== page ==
The connection between the power station and the app is established via WLAN by default and worked smoothly in the test of the SBP2000, but requires registration. As a highlight, the manufacturer also installs a 4G module with integrated eSIM in the power station. In outdoor use, the connection via mobile network required some waiting time in the test and then worked with delays. Thus, remote control can be established even far away from a Wi-Fi network. A tariff for the first year is already integrated and can be extended via the app for $120 per year if necessary.

GPS is also integrated. This means the power station can be located via the app at any time. This is unlikely to be used in everyday life, but if the device is stolen, for example, it can be tracked down via the app. The power station can also be used as a UPS (uninterruptible power supply) and switches on within milliseconds in case of an unexpected power failure.

Of course, the light, the display, the switched-on inverter for the AC sockets as well as 4G and WLAN consume power. Thus, the power station has some self-discharge. In extreme cases, it is already drained after a few days without even supplying an external device. Therefore, it is advisable to deactivate all functions that are not needed, such as the inverter, display, and so on. This can be done via the buttons on the solar generator itself as well as via the app. In the settings, you can individually define when the power station automatically goes into standby. Otherwise, the AC output alone draws over 1 percent per hour from the battery.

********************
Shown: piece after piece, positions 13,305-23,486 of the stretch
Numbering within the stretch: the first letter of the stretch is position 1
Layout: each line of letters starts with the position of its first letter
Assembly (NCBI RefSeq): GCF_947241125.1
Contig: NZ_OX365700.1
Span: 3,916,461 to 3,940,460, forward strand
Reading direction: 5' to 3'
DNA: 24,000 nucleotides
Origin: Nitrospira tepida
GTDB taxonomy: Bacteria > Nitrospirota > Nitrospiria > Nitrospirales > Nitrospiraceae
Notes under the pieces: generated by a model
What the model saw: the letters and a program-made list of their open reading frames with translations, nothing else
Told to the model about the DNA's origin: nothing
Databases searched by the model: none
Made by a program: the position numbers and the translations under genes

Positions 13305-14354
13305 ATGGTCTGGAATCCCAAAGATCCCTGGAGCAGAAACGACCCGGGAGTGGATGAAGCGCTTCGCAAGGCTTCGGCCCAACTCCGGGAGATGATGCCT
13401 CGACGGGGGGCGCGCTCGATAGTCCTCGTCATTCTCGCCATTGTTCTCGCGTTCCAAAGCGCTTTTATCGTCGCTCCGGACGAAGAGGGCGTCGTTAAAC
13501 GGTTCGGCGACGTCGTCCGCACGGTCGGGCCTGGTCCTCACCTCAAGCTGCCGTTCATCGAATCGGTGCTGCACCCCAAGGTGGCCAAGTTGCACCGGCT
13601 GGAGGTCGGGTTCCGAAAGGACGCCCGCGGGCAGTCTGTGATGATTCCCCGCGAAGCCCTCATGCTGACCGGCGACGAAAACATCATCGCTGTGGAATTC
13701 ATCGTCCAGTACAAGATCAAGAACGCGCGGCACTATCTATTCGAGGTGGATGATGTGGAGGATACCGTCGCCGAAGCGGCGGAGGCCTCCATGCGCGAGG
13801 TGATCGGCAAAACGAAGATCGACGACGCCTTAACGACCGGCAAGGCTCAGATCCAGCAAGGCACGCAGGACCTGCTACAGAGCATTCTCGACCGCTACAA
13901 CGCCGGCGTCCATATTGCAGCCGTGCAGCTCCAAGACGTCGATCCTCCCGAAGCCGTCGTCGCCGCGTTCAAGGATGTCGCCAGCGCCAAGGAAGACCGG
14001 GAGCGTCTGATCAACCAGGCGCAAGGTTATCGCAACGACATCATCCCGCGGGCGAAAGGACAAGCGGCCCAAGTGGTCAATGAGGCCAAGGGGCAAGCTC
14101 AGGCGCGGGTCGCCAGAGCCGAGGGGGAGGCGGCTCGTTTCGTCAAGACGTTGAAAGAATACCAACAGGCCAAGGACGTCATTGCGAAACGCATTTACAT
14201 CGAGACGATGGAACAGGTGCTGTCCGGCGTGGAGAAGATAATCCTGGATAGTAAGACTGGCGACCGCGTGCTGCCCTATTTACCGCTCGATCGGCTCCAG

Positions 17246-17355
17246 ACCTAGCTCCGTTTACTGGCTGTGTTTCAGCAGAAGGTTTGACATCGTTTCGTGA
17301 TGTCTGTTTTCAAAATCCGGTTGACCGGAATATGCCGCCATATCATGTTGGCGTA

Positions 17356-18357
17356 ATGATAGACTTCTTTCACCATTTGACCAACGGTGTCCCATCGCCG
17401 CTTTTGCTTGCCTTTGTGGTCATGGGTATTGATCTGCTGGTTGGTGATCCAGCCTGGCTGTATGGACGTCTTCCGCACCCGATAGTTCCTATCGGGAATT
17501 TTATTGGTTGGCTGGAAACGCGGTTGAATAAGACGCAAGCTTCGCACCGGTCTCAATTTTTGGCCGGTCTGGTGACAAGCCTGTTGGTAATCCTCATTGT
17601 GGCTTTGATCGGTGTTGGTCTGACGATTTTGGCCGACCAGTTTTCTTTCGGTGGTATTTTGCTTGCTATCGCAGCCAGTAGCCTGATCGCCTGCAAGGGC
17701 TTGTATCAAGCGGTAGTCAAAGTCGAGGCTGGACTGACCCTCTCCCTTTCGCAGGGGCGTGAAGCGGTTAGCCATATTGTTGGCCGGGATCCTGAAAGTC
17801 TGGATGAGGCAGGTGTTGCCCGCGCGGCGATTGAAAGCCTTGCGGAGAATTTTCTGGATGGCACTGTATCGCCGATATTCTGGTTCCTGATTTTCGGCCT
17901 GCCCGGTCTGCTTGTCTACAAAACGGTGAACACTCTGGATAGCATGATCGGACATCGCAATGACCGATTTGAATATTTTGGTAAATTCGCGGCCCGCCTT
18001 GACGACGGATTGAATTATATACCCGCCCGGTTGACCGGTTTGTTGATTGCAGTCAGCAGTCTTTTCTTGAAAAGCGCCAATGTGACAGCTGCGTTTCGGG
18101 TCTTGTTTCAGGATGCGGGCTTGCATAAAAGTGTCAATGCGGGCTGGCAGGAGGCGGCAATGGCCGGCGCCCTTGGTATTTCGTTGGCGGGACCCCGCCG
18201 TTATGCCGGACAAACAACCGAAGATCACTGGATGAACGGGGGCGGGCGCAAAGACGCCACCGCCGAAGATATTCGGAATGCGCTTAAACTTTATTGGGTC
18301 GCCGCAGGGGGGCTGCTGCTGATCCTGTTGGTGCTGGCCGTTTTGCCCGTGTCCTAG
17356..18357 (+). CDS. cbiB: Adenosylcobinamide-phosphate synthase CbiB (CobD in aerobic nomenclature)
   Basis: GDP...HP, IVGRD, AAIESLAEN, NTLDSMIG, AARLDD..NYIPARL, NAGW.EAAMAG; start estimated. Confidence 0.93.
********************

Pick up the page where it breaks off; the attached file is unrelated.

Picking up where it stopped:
+ high capacity and plenty of power
+ versatile
+ practical cart function
+ "relatively light"
+ WLAN, 4G and GPS
+ extensive app


- not quite as efficient as other powerstations
- no USB-A ports
- quite loud under load

Verdict: Good and practical equipment

Zendure SuperBase Pro 2000 in review (Image: Zendure)
Zendure SuperBase Pro 2000 in review (Image: Zendure)

Zendure's SuperBase Pro 2000 proves to be a solid power station in the test. It scores a bit worse than some other devices in the test in terms of energy supply but still achieves decent values. In addition, the power station scores with a comprehensive app, a large display, and a cart function for easier transportation.

Highlights are GPS and the 4G connection, but not everyone will probably have a use for them.

With a recommended retail price of 2,199 Euros, the Zendure SuperBase Pro 2000 offers an average price-performance ratio measured against the capacity of 2,096 Wh and compared to other well-known manufacturers. However, it is already available in stores for less, e.g. for around 1,940 Euros at Amazon, where you can also find other products like more compact powerbanks from the manufacturer in the Zendure store. All further details about the technical specifications and more can be found on Zendure's website.


The present review sample was made available to the author as a loan by the manufacturer or a shop for the purposes of review. The lender had no influence on this review, nor did the manufacturer receive a copy of this review before publication. There was no obligation to publish this review.

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> Expert Reviews and News on Laptops, Smartphones and Tech Innovations > Reviews > Zendure SuperBase Pro 2000 in review: Powerstation with 2,000 Wh, 3,000 W, UPS, 4G, GPS and cart function
Marcus Schwarten, 2023-06- 3 (Update: 2023-06- 3)